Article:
Mount Pleasant News

Mount Pleasant, IA

21 Apr 1945




Shell No. 100,000 Scores Direct Hit

By Frank Miles

In Germany (IDPA) -- Staff Sgt. Glen F. Nickerson, Newton,of the 13th infantry of the 8th "Golden Arrow" division, was in a combat patrol that penetrated deep into the German lines on the Roer river. A cold, biting wind was blowing. Thick barbed wires entanglement in the woods made progress difficult. The jerries waited until the Americans were near, then shot flares to make them visible, opened up with mortars and five machine guns.

Nickerson and his comrades dived into snowbanks.

When the enemy ceased firing a number of Germans ran out to capture any Americans they found alive. All of the Yanks except one - a shell shock victim - promptly gave battle. More than a dozen jerries were killed by American bullets.

The Americans got back to their lines with T-Sgt. Alvin W. Holmes, the patrol leader, carrying one casualty who recovered in an evacuation hospital.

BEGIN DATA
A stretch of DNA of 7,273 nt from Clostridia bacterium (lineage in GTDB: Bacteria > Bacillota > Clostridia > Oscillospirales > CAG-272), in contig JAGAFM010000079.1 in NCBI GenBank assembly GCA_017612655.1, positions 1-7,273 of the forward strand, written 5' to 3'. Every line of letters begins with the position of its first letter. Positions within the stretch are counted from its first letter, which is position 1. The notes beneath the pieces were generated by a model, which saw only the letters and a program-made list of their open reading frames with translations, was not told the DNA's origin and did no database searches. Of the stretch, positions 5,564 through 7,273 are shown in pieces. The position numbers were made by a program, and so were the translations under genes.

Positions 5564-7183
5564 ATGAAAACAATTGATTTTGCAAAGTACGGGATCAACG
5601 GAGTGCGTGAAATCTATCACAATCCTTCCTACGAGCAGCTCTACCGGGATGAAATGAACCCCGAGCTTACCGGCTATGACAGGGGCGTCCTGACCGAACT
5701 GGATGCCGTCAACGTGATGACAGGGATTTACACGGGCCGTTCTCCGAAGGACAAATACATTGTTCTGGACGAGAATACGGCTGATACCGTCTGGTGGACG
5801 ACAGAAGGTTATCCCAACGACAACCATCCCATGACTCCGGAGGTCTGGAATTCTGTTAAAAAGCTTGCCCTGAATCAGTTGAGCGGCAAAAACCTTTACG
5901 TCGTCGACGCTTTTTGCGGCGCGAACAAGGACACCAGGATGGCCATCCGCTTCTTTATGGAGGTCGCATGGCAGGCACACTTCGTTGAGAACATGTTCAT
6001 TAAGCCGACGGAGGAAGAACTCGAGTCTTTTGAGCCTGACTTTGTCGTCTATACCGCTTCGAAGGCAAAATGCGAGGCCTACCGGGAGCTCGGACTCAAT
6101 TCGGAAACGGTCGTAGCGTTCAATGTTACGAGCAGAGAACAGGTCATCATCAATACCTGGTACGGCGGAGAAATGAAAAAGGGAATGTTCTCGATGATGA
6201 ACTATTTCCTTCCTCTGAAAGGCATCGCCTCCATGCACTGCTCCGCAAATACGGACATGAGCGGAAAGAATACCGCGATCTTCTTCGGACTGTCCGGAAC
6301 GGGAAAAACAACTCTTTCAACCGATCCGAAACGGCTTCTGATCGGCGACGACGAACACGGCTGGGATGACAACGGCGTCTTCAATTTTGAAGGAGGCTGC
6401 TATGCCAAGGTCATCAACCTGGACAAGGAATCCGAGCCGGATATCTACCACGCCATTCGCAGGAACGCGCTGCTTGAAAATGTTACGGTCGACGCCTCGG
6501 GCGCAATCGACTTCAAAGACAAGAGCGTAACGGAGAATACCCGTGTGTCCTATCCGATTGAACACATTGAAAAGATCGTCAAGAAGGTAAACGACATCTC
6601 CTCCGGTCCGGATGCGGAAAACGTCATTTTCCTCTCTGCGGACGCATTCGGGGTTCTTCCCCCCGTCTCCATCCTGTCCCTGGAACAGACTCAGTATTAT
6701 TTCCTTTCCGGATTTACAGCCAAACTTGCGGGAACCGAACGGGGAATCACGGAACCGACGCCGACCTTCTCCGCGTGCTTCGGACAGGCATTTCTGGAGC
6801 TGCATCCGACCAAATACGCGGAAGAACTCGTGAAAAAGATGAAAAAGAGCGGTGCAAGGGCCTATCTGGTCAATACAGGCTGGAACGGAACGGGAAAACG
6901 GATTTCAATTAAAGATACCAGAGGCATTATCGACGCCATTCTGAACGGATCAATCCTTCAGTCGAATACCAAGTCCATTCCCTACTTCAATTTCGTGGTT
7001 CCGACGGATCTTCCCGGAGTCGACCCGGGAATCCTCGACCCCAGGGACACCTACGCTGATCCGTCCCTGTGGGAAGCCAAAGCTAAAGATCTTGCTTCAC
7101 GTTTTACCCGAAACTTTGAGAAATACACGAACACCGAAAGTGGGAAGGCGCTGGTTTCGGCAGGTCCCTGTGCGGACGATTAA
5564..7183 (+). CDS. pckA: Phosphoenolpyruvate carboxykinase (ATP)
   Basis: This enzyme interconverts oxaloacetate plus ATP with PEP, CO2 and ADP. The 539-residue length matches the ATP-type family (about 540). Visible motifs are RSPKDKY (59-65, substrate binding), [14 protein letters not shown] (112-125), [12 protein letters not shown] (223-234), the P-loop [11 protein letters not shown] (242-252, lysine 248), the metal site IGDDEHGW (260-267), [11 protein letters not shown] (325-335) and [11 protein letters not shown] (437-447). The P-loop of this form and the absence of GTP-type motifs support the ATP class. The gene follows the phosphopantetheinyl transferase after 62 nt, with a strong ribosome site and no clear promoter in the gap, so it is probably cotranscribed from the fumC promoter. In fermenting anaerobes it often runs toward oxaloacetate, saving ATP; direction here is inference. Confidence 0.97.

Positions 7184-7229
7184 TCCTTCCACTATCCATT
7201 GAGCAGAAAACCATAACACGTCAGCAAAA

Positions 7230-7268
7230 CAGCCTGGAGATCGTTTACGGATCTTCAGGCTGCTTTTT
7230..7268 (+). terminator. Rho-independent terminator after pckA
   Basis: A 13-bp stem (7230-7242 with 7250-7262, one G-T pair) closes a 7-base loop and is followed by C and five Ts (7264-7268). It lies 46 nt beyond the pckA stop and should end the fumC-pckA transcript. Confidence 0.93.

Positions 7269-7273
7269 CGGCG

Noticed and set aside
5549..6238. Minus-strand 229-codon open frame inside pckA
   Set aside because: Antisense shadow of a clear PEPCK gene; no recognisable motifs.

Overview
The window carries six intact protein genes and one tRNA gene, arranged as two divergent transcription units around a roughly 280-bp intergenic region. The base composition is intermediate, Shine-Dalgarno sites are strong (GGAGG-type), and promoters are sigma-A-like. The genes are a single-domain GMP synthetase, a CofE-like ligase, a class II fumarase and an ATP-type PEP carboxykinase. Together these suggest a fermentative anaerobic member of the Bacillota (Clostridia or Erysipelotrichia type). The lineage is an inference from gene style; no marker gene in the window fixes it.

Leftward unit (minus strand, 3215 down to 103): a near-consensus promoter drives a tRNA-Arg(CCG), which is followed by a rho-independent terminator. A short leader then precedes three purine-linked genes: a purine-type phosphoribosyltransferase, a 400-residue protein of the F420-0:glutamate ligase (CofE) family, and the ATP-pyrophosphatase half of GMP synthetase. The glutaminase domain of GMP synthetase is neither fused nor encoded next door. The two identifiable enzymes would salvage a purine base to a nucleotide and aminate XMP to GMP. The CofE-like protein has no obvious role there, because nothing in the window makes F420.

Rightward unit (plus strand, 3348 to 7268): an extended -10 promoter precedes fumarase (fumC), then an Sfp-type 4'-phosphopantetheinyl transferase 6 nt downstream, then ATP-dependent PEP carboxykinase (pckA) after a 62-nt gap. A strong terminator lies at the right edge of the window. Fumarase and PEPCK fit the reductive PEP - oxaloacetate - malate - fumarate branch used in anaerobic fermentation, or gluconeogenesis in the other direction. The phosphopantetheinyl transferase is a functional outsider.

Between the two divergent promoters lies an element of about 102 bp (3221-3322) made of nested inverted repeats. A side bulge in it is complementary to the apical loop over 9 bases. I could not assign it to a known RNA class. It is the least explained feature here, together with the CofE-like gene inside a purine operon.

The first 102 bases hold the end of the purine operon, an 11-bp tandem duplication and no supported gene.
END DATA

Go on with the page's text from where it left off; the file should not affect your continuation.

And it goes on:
Capt. Paul W. Wilderson, Jr., Des Moines, of the 8th division, saw three jerries entering a dugout while he was manning a battery observation post. He telephoned the fire mission:

"Concentration 20 is 200 right, 300 over, three Krauts in dugout, request fuse delay, platoon for adjustment, battery converged for effect.

Six adjusting rounds were discharged, then the captain ordered:

"50 short, fire for effect."

The shell was the 100,000 fired by the battery and scored a direct hit.

"Cease firing, dugout demolished, no further activity observed," the captain messaged.

Recently I talked with a 70 year-old German who professed to be strongly anti-nazi. A group of rugged American doughboys passed.

"Hitler had most Germans believing that your soldiers were weaklings," the man said. "I knew better because in the States I saw many football and baseball games. Your boys are pleasant and they smile a lot but they can really fight when they want to."

He is right.

Source: Mount Pleasant News, April 21, 1945

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